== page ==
The simple yet sublime piety which breathes in these petitions is most touching, but not more so than that contained in a Sabbath-day hymn, a specimen of the prose of which I subjoin :

The Lord of the Sabbath went up on ship-board ;
He bridled the might of the winds;
He rebuked the sea;
It heard its Creator's Voice and was still,
And on the Sabbath was a great calm.

For the rest of this prose, beautiful in its very simplicity, I must refer the reader to Mr. Rodwell's pamphlet. I have attempted to render it into verse, taking, as the leading idea, the rebuking of the storm by our Blessed LORD.

Raged the winds, the waves in madness

Brake upon the rock-bound shore:
Weary grew the anxious sailors,

Shaping course and plying oar,
Striving hard to save their vessel,

As they never strove before.

Then the sea's Creator hastenerl,

Came on board the ship to bless;
Came the mighty winds to bridle,

Came to soothe the heart-distress;

And the angry deep rebuking,

Made the waves His power confess.

Now another Sabbath morning

Breaks upon our gladdened eyes ;
Though our days pass like a shadow,

Here is shown us Paradise ;
Day, which better than a thousand,

Never dawning, never dies.

Though the six days rage around us,

Comes the Master with His calm,
Making this, His own, so peaceful,

Glad with prayer and holy psalm :
Many a storm and well-nigh shipwreck,

But to day Heaven's shore and palm.

With the Cross of Christ for comfort,

By the Bread of Heaven refresht;
Be Jerusalem my city,

On Mount Zion be my rest;
Storm and tempest hushed for ever,

In the House of God a guest.

Truly we may gather from all orthodox sources (as e. g. this Abyssinian Hymnal) those gems which lie enshrined in Offices and Liturgies, and which the learning and piety of the devout from time to time disclose.

I cannot help expressing my opinion, though no doubt it is not a popular one, (I mean with those whose studies lie in the direction of Hymnology,) that German hymns are, as a rule, rather disappointing : at any rate, we have obtained the best of them. Those conversant with the 'Lyra Germanica,' “Hymns from the Land of Luther,' and the “Chorale Book for England,' (an ambitious title,) will, I think, agree with me in bewailing their monotony and occasional poverty. Still, without doubt we owe many fine hymns to German sources.

Neither are we free from obligation to French, Italian, and even Spanish authors. Nor would I wish to withhold from pious Nonconformist writers the meed of praise which is their due. Indeed it would be ungenerous not to confess that when Churchmen were satisfied with Tate and Brady, the more exalted and fervent strains of the Wesleys, of Watts, (though I can admire but few of the Doctor's compositions,) of Newton, and of Toplady, among others, were the spiritual songs of Dissenters. But the great revival of religion within our own Communion has changed all this; and, as in other matters, so in this, the English Church offers of the best to her Divine LORD, gathering with devout hands things new and old from her treasury, and in the spirit of true Catholicity making her own, her comrades’ songs' of East and West.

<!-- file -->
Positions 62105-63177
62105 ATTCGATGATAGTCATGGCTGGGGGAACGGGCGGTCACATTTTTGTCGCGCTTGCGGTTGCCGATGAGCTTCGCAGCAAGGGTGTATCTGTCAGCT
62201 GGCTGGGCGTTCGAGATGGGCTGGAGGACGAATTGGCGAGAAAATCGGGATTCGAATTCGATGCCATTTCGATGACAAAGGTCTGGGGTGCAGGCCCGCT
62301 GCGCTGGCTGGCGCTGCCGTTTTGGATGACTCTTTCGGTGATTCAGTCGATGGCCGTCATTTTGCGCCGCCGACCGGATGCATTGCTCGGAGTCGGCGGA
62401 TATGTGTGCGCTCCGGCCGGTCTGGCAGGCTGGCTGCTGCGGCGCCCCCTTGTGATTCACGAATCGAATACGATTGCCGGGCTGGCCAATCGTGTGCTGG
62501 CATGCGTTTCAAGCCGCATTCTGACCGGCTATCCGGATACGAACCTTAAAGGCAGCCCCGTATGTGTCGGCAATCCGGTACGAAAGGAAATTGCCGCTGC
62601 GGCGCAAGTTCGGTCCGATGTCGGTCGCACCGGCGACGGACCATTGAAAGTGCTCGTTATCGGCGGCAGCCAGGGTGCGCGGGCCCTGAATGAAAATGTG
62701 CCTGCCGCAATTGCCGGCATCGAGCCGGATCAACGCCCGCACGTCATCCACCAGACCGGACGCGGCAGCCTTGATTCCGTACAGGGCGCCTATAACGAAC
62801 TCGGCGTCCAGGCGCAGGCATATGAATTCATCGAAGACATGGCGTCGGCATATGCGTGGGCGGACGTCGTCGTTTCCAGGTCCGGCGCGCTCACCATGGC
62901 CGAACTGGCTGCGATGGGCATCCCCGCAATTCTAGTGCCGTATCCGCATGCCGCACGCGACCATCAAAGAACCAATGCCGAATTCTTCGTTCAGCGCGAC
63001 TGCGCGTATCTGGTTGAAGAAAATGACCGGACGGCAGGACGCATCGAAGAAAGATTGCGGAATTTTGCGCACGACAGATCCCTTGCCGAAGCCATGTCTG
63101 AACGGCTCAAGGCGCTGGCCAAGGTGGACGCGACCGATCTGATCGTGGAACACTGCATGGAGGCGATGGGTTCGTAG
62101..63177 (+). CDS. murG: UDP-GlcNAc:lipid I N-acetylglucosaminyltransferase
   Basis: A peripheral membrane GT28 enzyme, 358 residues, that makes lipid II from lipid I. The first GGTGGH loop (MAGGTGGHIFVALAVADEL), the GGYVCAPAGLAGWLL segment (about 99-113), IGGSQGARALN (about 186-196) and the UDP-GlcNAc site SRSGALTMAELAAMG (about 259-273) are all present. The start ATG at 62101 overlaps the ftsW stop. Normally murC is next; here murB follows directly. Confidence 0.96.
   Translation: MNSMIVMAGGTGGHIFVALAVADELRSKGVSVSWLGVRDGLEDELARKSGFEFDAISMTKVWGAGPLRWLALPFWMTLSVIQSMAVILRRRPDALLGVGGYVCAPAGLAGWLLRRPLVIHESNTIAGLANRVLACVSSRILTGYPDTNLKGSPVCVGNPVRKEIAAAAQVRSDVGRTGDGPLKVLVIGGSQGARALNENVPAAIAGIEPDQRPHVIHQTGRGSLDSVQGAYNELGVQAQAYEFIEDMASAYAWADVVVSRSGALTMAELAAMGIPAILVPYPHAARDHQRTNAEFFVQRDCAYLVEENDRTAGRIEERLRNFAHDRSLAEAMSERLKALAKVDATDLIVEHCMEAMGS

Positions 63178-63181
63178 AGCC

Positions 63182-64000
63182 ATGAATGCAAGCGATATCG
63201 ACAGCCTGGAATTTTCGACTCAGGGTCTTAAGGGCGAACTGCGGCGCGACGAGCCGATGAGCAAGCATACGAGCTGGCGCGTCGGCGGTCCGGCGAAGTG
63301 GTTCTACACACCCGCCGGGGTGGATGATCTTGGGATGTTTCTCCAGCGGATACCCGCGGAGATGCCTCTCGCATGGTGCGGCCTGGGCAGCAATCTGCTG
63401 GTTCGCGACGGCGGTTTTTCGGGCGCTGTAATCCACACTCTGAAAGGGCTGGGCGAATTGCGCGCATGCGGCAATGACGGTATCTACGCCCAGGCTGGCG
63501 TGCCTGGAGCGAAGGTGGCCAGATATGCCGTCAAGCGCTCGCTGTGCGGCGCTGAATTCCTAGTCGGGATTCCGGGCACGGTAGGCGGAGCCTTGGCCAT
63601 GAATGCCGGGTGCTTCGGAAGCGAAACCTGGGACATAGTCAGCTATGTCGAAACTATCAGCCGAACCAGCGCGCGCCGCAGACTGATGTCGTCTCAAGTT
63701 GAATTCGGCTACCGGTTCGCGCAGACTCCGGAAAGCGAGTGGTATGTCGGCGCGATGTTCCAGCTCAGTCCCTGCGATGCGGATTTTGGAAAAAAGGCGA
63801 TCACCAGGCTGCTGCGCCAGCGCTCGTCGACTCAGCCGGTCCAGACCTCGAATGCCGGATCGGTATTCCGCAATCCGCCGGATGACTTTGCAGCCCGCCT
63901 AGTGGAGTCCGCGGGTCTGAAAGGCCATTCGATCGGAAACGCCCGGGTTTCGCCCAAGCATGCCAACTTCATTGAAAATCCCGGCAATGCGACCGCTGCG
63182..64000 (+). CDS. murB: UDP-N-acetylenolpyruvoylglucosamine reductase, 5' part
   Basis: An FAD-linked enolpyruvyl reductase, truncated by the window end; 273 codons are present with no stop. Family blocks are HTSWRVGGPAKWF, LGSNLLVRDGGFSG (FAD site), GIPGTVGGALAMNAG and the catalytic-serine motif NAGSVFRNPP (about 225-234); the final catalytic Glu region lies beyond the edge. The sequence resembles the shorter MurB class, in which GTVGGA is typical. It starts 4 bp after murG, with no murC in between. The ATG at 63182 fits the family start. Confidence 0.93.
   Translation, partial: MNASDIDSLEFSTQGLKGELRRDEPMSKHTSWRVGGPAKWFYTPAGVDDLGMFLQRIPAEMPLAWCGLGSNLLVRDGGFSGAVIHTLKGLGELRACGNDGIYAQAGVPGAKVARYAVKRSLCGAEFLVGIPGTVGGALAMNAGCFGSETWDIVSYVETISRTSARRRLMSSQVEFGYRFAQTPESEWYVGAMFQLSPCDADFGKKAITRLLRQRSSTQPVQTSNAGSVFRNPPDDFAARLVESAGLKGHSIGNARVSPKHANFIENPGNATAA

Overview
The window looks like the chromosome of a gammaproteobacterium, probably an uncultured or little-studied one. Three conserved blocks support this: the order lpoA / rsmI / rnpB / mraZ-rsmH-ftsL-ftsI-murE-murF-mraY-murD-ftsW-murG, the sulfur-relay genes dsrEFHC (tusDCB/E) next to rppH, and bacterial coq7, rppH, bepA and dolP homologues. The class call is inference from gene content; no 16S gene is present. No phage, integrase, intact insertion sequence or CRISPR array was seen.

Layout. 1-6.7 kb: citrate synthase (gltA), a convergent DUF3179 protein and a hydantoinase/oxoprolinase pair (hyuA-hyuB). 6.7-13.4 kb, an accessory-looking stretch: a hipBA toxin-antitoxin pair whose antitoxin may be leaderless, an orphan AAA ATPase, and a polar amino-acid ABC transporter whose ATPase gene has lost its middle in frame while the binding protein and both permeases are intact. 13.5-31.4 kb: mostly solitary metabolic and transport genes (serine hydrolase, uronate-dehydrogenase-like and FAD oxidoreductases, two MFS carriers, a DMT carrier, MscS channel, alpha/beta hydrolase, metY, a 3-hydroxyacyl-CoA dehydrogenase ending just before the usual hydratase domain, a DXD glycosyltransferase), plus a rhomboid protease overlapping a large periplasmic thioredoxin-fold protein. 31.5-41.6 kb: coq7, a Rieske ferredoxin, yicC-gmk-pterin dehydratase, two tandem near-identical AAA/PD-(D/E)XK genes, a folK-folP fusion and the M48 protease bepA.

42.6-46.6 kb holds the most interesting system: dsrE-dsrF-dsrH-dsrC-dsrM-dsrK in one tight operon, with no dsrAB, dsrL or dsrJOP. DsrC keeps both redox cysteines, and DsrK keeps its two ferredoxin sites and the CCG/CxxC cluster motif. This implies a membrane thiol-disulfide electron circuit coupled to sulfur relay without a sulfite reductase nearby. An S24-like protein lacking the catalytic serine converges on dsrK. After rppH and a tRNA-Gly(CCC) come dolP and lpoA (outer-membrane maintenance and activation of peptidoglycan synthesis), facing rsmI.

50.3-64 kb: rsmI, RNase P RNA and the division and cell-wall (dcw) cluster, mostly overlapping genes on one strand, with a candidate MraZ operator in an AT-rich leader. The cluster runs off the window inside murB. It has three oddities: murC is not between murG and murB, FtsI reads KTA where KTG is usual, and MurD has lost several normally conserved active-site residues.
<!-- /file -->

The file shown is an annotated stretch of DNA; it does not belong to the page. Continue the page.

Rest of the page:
Having gained so much from Latin and Greek sources, surely our collections may now be enriched from the Ethiopic.

From a magnificent composition entitled “The Vigil of the Four Beasts,' I append the following centos, which may perhaps form a hymn not unsuitable for the commemoration of Holy Angels :

The watcher-angels slumber not,

They celebrate God's might;
Stand round about th' Eternal Throne,

Or speed on wheels of light.

And when they to our world descend,

There sounds no voice-no word;
No trace of footfall on the wind,

No rustling wing is heard.

Beside the river Chebar's banks,

Of old Ezekiel saw
The Cherubel who bare the Throne

In majesty and awe.

'Twas when the Heavens were stretched abroad,

Like tent for dwelling meet;
God set the Angels there to stand,

And worship at His Feet.

The voices of that mighty host

Break like the water's force,
When Cherubel and Seraphel

Their praises chant in course.

The Stone the builders all refused,

The Father chose for Chief:
He on His angel-throne Who sits

And pleads for man's relief.

He stretched His Hands upon the Cross,

Whom thousands now adore,
While Seraphel encircle Him,

And nine-fold ranks adore.

I have only to add that if any like to pursue this branch of hymnology, they will find much interesting matter, beside a great deal of good material, in Ethiopic Prayers, No. II.' a reprint, as I have before said, from the Journal of Sacred Literature and Biblical Record.